up to do nothing but what is trifling? They are exposed to greater dangers; is that a reason why their faculties are to be purposely and industriously weakened? They are to form the characters of future men; is that a cause why their own characters are to be broken and frittered down as they now are? In short, there is not a single trait in that diversity of circumstances, in which the two sexes are placed, that does not decidedly prove the magnitude of the error we commit in neglecting (as we do neglect) the education of women.

If the objections against the better education of women could be overruled, one of the great advantages that would ensue would be the extinction of innumerable follies. A decided and prevailing taste for one or another mode of education there must be. A century past, it was for housewifery-now it is for accomplishments. The object now is, to make women artists—to give them an excellence in drawing, music, painting, and dancing—of which, persons who make these pursuits the occupation of their lives, and derive from them their subsistence, need not be ashamed. Now, one great evil of all this is, that it does not last. If the whole of life were an Olympic game—if we could go on feasting and dancing to the end-this might do; but it is in truth merely a provision for the little interval between coming into life, and settling in it; while it leaves a long and dreary expanse behind, devoid both of dignity and cheerfulness. No mother, no woman who has passed over the few first years of life, sings, or dances, or draws, or plays upon musical instruments. These are merely means for displaying the grace and vivacity of youth, which every woman gives up, as she gives up the dress and manners of eighteen; she has no wish to retain them; or, if she has, she is driven out of them by diameter and derision. The system of female education, as it now stands, aims only at embellishing a few years of life, which are in themselves so full of grace and happiness, that they hardly want it; and then leaves the rest of existence a miserable prey to idle insignificance. No woman of understanding and reflection can possibly conceive she is doing justice to her children by such kind of education. The object is, to give to children resources that will endure as long as life endures-habits that time will ameliorate, not destroy-occupations that will render sickness tolerable, solitude pleasant, age venerable, life more dignified and useful, and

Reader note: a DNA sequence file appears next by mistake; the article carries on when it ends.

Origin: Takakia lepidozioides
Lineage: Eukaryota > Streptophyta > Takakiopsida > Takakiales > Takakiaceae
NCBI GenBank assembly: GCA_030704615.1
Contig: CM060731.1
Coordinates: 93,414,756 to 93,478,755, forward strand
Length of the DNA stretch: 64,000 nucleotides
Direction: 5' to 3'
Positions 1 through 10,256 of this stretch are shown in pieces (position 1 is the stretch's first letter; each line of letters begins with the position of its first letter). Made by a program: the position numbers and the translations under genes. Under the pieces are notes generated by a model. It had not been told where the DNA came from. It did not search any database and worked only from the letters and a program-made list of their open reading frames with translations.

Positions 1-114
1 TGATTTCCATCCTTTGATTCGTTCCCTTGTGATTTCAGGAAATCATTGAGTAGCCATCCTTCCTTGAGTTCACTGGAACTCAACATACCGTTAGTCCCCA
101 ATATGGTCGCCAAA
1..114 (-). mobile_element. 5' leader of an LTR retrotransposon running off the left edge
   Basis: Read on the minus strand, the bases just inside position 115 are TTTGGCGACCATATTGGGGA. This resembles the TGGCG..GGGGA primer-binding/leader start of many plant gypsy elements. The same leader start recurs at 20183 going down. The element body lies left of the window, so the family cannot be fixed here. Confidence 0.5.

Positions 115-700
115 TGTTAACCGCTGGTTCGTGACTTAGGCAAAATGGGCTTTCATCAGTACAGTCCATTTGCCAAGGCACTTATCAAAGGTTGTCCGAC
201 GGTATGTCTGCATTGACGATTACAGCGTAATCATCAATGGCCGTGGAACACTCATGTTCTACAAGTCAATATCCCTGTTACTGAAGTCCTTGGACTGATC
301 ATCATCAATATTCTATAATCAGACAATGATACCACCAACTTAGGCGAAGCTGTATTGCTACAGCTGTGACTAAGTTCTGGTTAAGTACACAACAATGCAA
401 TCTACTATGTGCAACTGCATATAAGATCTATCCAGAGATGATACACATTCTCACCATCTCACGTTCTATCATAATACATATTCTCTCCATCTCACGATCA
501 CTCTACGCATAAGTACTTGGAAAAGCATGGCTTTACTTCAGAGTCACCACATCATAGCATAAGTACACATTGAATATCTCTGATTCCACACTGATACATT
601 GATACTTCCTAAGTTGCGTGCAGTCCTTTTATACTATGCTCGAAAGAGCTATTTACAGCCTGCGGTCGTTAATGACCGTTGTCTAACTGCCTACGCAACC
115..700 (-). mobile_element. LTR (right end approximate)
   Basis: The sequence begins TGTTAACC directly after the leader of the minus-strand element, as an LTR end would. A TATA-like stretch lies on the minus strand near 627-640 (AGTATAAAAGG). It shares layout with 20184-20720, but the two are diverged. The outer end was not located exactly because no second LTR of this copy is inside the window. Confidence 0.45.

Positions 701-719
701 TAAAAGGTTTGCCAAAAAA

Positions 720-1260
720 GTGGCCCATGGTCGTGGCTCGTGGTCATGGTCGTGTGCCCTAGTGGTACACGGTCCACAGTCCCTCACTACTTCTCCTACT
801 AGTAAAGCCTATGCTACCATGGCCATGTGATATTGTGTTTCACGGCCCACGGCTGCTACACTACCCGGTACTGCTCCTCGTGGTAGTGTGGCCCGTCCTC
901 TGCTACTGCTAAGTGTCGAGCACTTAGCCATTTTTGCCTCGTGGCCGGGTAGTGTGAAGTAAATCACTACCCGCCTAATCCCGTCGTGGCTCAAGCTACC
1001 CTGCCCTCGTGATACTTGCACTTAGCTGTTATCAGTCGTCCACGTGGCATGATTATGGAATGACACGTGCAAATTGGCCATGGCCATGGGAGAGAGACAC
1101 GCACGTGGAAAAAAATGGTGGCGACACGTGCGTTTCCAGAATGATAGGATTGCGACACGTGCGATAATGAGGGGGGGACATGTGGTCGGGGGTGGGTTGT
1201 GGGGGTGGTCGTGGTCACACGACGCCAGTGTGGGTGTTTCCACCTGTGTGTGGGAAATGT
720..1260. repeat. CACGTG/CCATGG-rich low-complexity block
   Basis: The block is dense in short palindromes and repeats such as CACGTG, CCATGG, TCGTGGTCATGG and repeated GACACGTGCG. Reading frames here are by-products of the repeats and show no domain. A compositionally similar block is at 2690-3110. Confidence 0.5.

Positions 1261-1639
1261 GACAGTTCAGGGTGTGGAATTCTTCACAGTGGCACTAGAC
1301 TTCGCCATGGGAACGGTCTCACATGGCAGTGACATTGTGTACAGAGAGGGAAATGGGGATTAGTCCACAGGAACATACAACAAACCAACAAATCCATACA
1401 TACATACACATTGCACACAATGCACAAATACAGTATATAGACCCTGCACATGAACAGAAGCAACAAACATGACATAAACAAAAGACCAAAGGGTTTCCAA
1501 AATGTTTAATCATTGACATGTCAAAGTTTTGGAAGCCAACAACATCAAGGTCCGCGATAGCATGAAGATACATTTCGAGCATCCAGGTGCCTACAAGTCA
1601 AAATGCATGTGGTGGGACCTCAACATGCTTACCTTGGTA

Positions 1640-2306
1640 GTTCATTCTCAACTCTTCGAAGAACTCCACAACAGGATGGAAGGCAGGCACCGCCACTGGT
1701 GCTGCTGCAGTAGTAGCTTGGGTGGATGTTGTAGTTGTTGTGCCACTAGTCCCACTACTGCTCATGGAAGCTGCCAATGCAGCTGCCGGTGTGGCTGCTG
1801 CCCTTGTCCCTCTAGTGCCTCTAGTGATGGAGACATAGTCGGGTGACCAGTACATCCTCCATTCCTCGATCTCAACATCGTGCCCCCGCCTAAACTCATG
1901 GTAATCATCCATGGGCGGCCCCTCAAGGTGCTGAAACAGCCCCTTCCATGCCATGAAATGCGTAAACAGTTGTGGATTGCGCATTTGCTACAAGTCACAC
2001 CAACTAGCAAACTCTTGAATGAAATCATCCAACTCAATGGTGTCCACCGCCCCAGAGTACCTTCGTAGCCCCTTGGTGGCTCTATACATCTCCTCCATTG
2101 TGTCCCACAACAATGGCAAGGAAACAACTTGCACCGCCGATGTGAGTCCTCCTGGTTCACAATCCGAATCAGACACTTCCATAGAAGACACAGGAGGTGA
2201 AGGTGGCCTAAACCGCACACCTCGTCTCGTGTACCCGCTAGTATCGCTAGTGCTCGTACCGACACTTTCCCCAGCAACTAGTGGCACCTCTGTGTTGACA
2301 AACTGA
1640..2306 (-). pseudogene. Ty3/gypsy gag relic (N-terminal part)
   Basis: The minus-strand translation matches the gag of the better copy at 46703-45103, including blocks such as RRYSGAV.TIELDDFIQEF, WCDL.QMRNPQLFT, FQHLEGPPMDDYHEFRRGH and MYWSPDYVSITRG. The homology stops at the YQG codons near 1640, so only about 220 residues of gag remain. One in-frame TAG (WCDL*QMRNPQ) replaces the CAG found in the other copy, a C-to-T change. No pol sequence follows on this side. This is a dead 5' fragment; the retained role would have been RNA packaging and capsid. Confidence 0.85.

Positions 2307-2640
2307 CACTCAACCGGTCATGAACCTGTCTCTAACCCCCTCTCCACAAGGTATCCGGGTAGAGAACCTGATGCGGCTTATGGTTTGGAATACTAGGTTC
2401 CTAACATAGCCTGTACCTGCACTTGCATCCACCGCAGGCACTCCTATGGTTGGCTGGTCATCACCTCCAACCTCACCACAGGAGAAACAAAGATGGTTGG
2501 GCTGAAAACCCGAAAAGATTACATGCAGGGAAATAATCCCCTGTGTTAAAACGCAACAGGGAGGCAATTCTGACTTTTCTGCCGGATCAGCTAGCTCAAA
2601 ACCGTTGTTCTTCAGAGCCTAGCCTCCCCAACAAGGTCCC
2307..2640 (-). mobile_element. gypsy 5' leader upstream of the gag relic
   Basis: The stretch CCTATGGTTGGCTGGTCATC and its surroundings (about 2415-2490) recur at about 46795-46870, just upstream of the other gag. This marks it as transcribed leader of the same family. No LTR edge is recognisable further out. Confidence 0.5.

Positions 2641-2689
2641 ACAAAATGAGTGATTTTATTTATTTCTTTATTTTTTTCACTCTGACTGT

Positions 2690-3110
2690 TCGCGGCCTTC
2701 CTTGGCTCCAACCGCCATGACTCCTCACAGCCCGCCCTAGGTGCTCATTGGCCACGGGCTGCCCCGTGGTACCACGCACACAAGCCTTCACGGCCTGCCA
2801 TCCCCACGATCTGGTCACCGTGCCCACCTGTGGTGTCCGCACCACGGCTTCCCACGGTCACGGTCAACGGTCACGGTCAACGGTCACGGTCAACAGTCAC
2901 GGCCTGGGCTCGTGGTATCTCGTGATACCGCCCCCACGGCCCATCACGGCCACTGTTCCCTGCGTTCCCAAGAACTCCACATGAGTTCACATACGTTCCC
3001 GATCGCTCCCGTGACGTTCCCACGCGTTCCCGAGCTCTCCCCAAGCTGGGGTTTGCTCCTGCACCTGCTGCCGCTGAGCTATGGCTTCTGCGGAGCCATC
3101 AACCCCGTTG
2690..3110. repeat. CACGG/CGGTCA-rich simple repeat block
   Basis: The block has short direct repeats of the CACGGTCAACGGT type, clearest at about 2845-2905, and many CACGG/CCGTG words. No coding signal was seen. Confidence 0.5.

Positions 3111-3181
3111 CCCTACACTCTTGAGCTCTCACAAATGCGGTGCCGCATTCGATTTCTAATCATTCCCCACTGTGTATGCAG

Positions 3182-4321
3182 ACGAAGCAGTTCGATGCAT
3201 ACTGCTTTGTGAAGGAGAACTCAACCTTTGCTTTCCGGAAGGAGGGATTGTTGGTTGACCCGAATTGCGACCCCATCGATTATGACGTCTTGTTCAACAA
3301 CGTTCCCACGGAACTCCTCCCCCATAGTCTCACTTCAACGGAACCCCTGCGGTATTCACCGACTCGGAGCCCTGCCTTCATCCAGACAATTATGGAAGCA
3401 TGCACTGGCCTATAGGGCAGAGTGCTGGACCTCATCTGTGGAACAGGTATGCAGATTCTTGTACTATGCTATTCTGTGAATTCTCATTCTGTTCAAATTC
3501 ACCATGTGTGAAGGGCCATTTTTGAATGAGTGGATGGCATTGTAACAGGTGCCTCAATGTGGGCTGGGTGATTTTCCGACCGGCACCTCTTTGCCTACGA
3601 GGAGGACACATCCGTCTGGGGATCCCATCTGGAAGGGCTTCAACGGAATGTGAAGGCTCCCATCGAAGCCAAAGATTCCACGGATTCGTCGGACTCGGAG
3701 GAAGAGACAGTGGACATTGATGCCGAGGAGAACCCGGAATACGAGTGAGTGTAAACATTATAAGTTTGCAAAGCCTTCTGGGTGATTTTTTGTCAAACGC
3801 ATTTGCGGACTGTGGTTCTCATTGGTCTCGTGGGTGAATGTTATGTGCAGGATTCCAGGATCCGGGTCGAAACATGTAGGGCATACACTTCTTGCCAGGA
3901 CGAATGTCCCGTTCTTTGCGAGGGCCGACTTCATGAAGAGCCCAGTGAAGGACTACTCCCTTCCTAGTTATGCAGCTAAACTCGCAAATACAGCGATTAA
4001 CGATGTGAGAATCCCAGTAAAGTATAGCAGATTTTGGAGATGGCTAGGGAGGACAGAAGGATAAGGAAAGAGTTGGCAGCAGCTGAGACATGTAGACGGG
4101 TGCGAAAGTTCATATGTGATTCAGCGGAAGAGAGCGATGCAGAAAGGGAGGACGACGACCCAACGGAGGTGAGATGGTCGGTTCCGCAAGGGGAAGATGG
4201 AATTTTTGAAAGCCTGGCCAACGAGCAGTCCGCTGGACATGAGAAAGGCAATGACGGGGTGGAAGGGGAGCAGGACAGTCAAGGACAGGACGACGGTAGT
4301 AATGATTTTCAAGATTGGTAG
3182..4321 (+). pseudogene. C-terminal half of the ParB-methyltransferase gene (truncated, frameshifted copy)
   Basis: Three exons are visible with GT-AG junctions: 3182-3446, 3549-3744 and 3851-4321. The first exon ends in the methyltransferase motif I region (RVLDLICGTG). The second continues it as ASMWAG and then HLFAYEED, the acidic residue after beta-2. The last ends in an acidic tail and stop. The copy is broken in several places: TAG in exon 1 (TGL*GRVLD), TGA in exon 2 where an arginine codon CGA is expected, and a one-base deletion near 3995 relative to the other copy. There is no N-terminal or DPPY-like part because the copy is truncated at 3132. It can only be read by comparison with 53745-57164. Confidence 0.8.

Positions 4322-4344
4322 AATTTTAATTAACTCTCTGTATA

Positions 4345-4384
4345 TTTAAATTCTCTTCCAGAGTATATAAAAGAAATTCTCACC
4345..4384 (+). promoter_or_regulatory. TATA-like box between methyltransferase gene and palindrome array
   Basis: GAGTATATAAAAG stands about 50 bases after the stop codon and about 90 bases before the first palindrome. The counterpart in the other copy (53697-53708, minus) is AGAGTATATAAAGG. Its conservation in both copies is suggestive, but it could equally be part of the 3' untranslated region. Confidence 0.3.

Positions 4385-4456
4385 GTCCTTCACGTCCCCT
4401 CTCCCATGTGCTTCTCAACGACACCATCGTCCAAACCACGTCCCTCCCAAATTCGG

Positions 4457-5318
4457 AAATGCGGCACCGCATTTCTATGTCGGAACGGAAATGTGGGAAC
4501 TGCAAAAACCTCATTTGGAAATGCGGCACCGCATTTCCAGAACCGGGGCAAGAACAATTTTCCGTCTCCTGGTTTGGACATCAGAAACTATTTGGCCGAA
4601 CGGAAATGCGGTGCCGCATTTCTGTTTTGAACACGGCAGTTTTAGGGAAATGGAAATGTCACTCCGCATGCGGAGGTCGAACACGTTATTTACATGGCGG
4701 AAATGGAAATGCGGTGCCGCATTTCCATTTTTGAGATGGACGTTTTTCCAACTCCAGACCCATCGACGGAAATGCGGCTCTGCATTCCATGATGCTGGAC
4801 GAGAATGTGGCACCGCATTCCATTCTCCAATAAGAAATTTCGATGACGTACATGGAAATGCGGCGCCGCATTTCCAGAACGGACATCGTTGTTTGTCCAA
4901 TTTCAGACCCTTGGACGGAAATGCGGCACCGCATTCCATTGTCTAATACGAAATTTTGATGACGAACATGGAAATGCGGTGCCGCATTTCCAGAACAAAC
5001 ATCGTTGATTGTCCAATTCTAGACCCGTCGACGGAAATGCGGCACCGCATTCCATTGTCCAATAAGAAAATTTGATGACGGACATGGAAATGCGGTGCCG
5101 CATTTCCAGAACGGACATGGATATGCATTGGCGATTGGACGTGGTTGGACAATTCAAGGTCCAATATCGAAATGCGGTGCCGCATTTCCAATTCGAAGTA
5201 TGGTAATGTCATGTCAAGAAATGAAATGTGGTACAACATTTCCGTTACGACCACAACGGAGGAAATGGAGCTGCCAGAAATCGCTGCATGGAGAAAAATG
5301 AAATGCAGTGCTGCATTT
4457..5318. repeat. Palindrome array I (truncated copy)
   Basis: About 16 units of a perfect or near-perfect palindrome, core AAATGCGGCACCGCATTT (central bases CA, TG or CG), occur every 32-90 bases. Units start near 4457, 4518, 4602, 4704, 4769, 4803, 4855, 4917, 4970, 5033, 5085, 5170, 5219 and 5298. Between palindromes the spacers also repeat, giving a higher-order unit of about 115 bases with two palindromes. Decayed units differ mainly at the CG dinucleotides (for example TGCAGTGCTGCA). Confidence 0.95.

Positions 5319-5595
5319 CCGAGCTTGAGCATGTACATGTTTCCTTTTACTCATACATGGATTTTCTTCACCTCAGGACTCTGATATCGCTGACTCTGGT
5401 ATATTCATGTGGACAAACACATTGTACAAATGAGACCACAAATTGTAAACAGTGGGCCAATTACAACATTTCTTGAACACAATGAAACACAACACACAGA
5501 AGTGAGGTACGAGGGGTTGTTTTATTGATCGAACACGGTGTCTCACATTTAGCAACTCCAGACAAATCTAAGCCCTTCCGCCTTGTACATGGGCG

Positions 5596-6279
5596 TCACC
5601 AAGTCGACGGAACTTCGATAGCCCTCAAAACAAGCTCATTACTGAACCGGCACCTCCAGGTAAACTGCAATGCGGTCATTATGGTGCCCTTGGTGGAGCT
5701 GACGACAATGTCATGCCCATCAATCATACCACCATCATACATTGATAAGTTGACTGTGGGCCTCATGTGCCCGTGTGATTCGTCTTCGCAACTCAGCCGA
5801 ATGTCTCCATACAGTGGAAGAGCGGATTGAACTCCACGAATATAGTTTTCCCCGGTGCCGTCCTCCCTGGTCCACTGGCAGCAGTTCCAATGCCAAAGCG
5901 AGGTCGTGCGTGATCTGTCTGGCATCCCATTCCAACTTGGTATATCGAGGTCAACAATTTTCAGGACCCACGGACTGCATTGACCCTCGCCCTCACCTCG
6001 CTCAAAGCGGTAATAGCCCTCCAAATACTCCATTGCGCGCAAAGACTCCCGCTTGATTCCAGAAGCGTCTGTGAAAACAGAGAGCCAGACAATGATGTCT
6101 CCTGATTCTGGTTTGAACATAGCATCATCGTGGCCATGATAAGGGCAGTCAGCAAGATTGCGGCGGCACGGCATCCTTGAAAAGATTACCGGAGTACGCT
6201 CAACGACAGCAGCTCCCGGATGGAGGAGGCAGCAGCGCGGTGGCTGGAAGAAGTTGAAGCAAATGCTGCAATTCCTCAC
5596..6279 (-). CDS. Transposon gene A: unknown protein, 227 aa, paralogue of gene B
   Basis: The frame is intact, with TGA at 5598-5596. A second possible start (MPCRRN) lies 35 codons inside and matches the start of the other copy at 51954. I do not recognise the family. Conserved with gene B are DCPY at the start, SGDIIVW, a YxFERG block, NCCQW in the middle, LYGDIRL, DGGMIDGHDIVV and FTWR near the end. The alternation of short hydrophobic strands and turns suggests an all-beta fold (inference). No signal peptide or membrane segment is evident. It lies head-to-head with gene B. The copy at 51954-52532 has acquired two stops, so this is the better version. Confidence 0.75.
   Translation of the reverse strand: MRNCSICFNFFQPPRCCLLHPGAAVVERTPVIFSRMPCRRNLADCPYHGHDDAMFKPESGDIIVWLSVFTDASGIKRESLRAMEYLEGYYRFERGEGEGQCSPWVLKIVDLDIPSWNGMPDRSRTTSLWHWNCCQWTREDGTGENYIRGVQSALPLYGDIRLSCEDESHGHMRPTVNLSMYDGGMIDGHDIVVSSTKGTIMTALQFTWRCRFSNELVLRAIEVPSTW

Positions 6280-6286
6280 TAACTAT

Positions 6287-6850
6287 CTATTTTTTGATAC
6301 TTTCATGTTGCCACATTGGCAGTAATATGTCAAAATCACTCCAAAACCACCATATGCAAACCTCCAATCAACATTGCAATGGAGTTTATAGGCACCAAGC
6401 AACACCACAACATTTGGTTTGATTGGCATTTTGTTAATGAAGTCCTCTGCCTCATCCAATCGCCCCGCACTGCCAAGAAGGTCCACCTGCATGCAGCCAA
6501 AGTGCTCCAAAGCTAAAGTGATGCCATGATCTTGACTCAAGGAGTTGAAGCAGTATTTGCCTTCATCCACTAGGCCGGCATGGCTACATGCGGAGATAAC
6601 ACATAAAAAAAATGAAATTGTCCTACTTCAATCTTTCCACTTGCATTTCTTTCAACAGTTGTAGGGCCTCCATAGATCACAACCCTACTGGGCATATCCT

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therefore death less terrible: and the compensation which is offered for the omission of all this, is a short-lived blaze-a little temporary effect, which has no other consequence than to deprive the remainder of life of all taste and relish. There may be women who have a taste for the fine arts, and who evince a decided talent for drawing, or for music. In that case, there can be no objection to the cultivation of these arts; but the error is, to make such things the grand and universal object-to insist upon it that every woman is to sing, and draw, and dance-with nature, or against nature-to bind her apprentice to some accomplishment, and if she cannot succeed in oil or water-colours, to prefer gilding, varnishing, burnishing, box-making, to real solid improvement in taste, knowledge, and understanding.

A great deal is said in favour of the social nature of the fine arts. Music gives pleasure to others. Drawing is an art, the amusement of which does not centre in him who exercises it, but it is diffused among the rest of the world. This is true; but there is nothing, after all, so social as a cultivated mind. We do not mean to speak slightingly of the fine arts, or to depreciate the good humour with which they are sometimes exhibited; but we appeal to any man, whether a little spirited and sensible conversation— displaying, modestly, useful acquirements-and evincing rational curiosity, is not well worth the highest exertions of musical or graphical skill. A woman of accomplishments may entertain those who have the pleasure of knowing her for half an hour with great brilliancy; but a mind full of ideas, and with that elastic spring which the love of knowledge only can convey, is a perpetual source of exhilaration and amusement to all that come within its reach ;not collecting its force into single and insulated achievements, like the efforts made in the fine arts-but diffusing, equally over the whole of existence, a calm pleasure—better loved as it is longer felt-and suitable to every variety and every period of life. Therefore, instead of hanging the understanding of a woman upon walls, or hearing it vibrate upon strings-instead of seeing it in clouds, or hearing it in the wind, we would make it the first spring and ornament of society, by enriching it with attainments upon which alone such power depends.